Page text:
Australian home prices reached a new record high in September, with regions even recording double-digit growth this year.
Prices nationally have risen for nine consecutive months, climbing 0.35% in September and 4.31% year to date.
But it is capital city home prices that have taken the lead in 2023 after falling for much of 2022. Prices in the capitals are up 5.41% so far this year.
It’s no surprise when we drill down to the smaller geographical regions known as SA4s, the standouts so far this year are predominantly inner-city regions.
Looking at these smaller regions also gives an understanding of which markets are leading the recovery and where stronger housing demand is in play, as well as the varying conditions across different cities and property types.
After leading the downturn in 2022, the Sydney market has led the recovery.
House prices in the harbour city are up 7.93%, while units are up 5.24% year to date. Both house and unit prices have lifted across all greater Sydney regions so far this year.
In fact, four of the top 10 regions across the country where house prices have recorded the largest lift this year are in Sydney.
Of all the capitals, Perth has recorded the largest lift in house prices this year, climbing 8.39%. Perth’s South East region has seen particularly strong growth, with house prices lifting 10.27% year to date.
Perth and Adelaide bucked the falling trend altogether in 2022. Stronger growth has continued in both these capitals this year and they’re the strongest performing capital city markets comparing annual price growth.
Prices have risen 9.24% in Perth and 8.31% in Adelaide since September 2022 as buyers compete for limited options and affordability is less constrained.
Although Sydney led the turnaround, Brisbane prices were first to recover all of 2022’s price falls and return to peak. The apartment market is experiencing stronger growth with prices up 6.66% year to date, while house prices are up 6.43%.
Parts of Brisbane have seen a particularly strong uplift in prices this year, with houses in Brisbane’s South region and units in Logan – Beaudesert experiencing strong growth so far this year.
Regional Queensland has also been a stronger performing market, particularly for apartments. Unit prices in regional Queensland are up 5.94% so far this year, outperforming house price growth of 4.57%.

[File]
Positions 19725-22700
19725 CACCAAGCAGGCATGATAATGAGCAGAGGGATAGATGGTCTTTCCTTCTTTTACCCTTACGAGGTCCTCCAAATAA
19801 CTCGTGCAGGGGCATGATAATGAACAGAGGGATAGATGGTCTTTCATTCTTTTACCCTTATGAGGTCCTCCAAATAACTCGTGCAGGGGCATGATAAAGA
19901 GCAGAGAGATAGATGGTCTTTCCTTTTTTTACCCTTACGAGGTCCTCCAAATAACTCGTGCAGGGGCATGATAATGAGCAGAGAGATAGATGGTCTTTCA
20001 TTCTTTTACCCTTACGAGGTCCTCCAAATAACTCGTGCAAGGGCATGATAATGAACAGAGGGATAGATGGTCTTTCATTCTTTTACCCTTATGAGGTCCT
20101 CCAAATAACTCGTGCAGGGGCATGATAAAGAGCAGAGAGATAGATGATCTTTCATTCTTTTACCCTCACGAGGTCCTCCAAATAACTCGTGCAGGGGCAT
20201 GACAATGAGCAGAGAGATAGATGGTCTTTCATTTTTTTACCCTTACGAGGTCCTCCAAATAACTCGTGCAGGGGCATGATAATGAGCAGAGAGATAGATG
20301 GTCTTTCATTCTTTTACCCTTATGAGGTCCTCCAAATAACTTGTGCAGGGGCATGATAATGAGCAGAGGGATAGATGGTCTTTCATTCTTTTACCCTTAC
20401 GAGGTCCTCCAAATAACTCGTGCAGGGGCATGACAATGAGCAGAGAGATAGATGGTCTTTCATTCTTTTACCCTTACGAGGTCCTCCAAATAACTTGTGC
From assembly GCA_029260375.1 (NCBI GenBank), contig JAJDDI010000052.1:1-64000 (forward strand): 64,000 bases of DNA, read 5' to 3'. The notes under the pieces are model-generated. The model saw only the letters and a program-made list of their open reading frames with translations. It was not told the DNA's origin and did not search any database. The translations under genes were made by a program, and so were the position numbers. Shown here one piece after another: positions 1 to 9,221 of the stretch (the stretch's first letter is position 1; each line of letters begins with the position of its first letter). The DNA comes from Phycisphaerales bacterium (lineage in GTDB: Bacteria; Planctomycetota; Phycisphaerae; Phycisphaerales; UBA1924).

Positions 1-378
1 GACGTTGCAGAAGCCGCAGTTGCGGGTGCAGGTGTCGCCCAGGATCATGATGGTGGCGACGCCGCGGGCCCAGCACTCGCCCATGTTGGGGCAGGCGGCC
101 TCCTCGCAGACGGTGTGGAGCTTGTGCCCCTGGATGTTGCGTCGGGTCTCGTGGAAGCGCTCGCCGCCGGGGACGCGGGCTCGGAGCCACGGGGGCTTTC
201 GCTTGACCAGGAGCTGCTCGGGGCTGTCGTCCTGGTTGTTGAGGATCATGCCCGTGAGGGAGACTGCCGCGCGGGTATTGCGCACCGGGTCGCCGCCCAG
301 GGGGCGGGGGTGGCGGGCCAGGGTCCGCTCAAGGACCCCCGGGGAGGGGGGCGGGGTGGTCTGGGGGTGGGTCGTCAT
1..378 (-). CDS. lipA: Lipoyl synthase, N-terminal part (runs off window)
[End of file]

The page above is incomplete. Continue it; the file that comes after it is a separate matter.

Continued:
Unit price growth in both Brisbane and Regional Queensland is not only outperforming house price growth in Brisbane and Regional Queensland, but also outperforming unit price growth in all other capital cities and rest of state areas.
Six out the top 10 regions where unit prices have recorded the largest lift year to date are in Queensland.
These regions have experienced stronger price growth for a number of reasons.
In Sydney a strong rebound in population growth with higher numbers of net overseas arrivals is likely to have bolstered demand for housing.
Meanwhile, Perth, Adelaide and South East Queensland regions have likely been buoyed by their relative affordability, population growth and interstate migration. Queensland and WA continue to attract the most interstate migrants, likely contributing to increased demand for housing.
One driver of the recovery in home prices this year has been the subdued listings environment that meant buyers were competing for fewer properties. But home prices have also been underpinned by record levels of net overseas migration, a challenged rental market and a new housing shortfall.
Home price growth has not only turned around quicker than many expected, but 2023 is shaping up be a historically strong year in many markets.
The Reserve Bank held interest rates steady for the fourth consecutive month in October. Unless there is a shift in the disinflationary outlook, it’s likely the peak in the cash rate is already here for this monetary policy tightening cycle.
Meanwhile the spring selling season experienced a busy start in September, buyer and seller confidence is on the up and choice is improving significantly in the major capitals.
Despite the uplift in the number of properties coming to market, housing demand is stronger, bolstered by the strength in net overseas migration, as well as very tight rental markets.
The unemployment rate is close to a multi-decade low and wages growth, while running behind inflation, has increased. Meanwhile, the increased likelihood that interest rates have peaked has reduced uncertainty around borrowing capacities and mortgage servicing costs.
Many buyers and sellers anchor expectations from recent momentum, which can embed trends in the market.
Nine months of price rises that have gathered traction across markets alongside more positive market conditions are likely to be drawing buyers off the sidelines and driving up competition and prices.
As the recovery has broadened, numerous metrics are reflecting the improvement in conditions. Sales volumes have increased, auction activity has strengthened and auction clearance rates are holding firm.
Looking ahead, population growth is rebounding strongly and, given the shortage of new homes, prices are expected to rise with more markets reclaiming peak levels after recouping last year’s fast falls.
Home prices in 2024 will also be influenced by whether interest rates begin to move lower. Many expect interest rates will be cut at some point in 2024, causing borrowing capacities to increase and mortgage servicing costs to decrease, likely fuelling a continued rise in prices.